My Children Are Not Owed Playtime :: Implementing Chores After School


I spend the whole day running. From 5am-10pm, I’m on the move. Shuffling kids off to school, working 9 hours and then coming home to run some more. The evenings are the hardest. I run room to room picking up toys and folding laundry and washing dishes and wiping up dog prints. I run to help one kid to the potty or change a diaper. I run to bandage a scrape or scrounge for the missing board game piece before it gets eaten by a toddler or the Roomba. I run to the bathroom because somehow I just can’t manage to go when the urge first hits. I run to be all things to these four amazing children because that’s what I’m supposed to do … right? Wrong.

Time for Change

When I ask my kids to do something, more often than not, they act as though I’m taking away the very breath from their bodies. They have very few chores because I know they love their playtime and after a long day, I’ve always felt like they should just be allowed to play. After a completely ridiculous day of scrambling and fighting and deciding right then and there I just wanted to quit motherhood, the idea hit me like a ton of bricks. I have four able-bodied, capable, smart children. I spend every waking hour DOING for them. So I made a change.

New Rules

The first day was a disaster. My requests for help were met with whining, tantrums, negotiations and straight up fights. I implemented consequences and rewards. The new rules: arrive home; while Mom fixes dinner, you wash your hands, hang your own jacket, put your own shoes in your bin, set out your lunch kit and folder for me to sign, empty the dishwasher as a team, feed the dog and ask if there is anything else I need help with. On Wednesdays, add put their laundry away. On Fridays, add clean up dog poo in the yard. That’s it. The whole thing takes them no longer than 15-20 minutes. Their reward? PLAY.

Creating a Functional Household

This is what I realized: playtime is not owed to them. Does it help them to develop into well-rounded, creative, choreshappy people? Indeed it does. Do you know what else helps them grow up into well-rounded, creative, happy people? A happy mother. This particular mother birthed four children and darn it, they will be helpful. They could even develop a few life-skills. Here’s what else happened: what takes them 15 minutes as a team took me closer to 45 minutes alone. Those glorious 45 minutes that I now have every single evening are incredible. Sometimes we play board games. Sometimes we ride bikes or play basketball. Sometimes I even sit on the couch under a blanket and just watch them play.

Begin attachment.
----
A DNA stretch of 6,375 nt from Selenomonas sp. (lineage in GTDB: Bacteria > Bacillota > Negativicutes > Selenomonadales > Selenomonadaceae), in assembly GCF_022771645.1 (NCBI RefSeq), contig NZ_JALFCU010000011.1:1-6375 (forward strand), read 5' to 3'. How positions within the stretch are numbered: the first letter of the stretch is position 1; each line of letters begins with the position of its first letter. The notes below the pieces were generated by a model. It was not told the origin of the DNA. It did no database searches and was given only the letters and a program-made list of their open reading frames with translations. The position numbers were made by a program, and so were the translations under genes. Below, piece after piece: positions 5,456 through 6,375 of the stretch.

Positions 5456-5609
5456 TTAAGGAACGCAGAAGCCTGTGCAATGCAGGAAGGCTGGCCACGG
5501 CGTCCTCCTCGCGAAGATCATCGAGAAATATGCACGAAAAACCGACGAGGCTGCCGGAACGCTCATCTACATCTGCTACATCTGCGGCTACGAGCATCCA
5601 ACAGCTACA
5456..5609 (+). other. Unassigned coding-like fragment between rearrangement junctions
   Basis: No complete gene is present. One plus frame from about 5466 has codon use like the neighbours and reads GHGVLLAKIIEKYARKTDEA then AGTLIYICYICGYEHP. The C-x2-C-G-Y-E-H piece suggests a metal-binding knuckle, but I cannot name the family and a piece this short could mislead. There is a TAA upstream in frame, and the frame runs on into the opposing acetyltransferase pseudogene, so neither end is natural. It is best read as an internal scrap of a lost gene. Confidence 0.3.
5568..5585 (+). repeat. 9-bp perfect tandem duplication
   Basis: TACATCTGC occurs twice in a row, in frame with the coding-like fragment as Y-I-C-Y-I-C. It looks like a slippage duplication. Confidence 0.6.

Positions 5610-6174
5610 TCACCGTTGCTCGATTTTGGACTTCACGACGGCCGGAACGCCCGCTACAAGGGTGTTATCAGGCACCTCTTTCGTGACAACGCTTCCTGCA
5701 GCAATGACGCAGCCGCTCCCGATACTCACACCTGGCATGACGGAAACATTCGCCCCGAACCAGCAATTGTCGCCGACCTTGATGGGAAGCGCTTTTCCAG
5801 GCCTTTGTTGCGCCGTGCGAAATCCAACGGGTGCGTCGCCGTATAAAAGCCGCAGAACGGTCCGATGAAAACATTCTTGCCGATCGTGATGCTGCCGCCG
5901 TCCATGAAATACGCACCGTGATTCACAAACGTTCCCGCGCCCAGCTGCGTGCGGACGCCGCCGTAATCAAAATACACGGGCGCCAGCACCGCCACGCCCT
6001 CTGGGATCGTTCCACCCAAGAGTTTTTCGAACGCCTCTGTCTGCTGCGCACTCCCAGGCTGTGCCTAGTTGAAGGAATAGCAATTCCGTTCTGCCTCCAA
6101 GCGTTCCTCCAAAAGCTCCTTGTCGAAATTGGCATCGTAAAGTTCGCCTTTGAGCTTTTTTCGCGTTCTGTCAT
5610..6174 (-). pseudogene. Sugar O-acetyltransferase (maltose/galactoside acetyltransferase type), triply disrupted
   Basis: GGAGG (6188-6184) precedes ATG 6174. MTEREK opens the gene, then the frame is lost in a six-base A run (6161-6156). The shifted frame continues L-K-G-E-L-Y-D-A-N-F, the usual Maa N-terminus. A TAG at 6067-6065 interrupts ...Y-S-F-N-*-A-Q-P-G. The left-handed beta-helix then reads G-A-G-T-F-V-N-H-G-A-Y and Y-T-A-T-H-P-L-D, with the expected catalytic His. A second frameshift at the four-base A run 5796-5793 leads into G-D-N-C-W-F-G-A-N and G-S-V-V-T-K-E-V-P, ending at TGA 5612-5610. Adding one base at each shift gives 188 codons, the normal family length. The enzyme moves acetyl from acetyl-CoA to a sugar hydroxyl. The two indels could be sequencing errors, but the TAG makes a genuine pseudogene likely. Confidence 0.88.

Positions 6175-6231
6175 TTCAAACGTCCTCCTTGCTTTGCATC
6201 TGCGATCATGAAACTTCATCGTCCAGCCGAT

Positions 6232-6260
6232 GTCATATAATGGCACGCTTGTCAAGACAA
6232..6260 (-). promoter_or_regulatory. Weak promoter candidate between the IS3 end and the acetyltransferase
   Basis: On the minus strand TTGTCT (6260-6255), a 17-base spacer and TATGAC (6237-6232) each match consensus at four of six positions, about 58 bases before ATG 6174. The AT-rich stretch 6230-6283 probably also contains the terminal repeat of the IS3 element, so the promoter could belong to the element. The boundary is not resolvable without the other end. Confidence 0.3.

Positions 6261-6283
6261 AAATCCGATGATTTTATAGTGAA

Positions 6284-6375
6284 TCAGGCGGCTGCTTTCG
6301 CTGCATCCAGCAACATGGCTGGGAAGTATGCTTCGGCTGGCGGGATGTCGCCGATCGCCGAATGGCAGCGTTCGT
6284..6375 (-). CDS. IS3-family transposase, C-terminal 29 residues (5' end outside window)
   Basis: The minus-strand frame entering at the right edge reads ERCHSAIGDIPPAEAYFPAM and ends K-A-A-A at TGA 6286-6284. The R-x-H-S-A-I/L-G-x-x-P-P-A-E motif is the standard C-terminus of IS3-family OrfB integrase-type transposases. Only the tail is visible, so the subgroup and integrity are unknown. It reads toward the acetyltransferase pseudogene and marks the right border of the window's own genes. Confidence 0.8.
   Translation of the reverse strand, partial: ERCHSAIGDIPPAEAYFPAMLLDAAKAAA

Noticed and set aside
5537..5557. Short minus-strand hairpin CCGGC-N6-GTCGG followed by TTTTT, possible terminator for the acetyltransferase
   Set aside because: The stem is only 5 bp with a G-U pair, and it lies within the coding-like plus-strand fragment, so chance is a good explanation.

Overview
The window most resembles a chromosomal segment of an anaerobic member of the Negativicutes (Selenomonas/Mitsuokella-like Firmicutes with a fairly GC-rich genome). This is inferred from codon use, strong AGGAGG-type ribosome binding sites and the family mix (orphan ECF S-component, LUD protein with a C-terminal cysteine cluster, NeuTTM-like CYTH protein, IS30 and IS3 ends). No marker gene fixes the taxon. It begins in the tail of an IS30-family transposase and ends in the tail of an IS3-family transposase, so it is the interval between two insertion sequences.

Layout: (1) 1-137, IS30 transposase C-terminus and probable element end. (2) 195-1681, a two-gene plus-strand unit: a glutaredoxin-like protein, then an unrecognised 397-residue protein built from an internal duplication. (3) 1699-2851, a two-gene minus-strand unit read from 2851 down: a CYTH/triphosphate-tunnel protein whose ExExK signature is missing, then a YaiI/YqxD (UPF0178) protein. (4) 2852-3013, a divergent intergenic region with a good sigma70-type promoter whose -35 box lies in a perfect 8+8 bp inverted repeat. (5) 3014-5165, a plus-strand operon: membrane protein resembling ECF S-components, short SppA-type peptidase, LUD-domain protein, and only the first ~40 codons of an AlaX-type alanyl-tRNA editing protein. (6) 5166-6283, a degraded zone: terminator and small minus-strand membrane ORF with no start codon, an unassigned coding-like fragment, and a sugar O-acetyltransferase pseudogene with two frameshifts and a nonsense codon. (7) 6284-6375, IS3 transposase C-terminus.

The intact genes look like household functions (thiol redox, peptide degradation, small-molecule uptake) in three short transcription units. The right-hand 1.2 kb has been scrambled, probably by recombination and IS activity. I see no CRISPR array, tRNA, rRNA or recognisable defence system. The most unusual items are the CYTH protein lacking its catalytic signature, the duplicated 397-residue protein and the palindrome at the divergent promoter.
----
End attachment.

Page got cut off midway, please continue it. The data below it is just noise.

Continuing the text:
Lose the Guilt

I don’t even pretend to have this parenting thing down. I may never get there, and that’s okay. Each time I realize I should have been doing this the whole time, I feel pangs of guilt. I want to help my kids grow up to be amazing human beings and so far, so good. So I’m leaving the guilt behind and replacing it with the gratefulness that only comes with an empty dishwasher and three empty laundry baskets that I didn’t have to touch.

How do your kids help around the house? What benefits do you see?


  1. This is a GREAT read! I have been making my sons do chores and now even my 2 year old daughter pick up after herself. It teaches them about life and being better people and you work hard enough and shouldn’t have to DO IT ALL, even if you can! Kudos to you!


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